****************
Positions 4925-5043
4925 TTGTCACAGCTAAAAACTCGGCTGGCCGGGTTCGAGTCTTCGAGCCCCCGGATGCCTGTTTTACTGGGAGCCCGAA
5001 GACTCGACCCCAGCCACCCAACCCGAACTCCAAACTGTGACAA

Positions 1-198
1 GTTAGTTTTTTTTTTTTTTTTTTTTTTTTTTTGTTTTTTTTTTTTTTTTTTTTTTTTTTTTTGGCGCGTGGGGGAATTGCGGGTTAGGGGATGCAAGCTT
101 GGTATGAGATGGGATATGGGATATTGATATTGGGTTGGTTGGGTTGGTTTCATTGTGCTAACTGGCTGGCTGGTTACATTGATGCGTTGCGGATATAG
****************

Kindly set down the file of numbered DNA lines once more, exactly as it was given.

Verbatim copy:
Positions 4925-5043
4925 TTGTCACAGCTAAAAACTCGGCTGGCCGGGTTCGAGTCTTCGAGCCCCCGGATGCCTGTTTTACTGGGAGCCCGAA
5001 GACTCGACCCCAGCCACCCAACCCGAACTCCAAACTGTGACAA

Positions 1-198
1 GTTAGTTTTTTTTTTTTTTTTTTTTTTTTTTTGTTTTTTTTTTTTTTTTTTTTTTTTTTTTTGGCGCGTGGGGGAATTGCGGGTTAGGGGATGCAAGCTT
101 GGTATGAGATGGGATATGGGATATTGATATTGGGTTGGTTGGGTTGGTTTCATTGTGCTAACTGGCTGGCTGGTTACATTGATGCGTTGCGGATATAG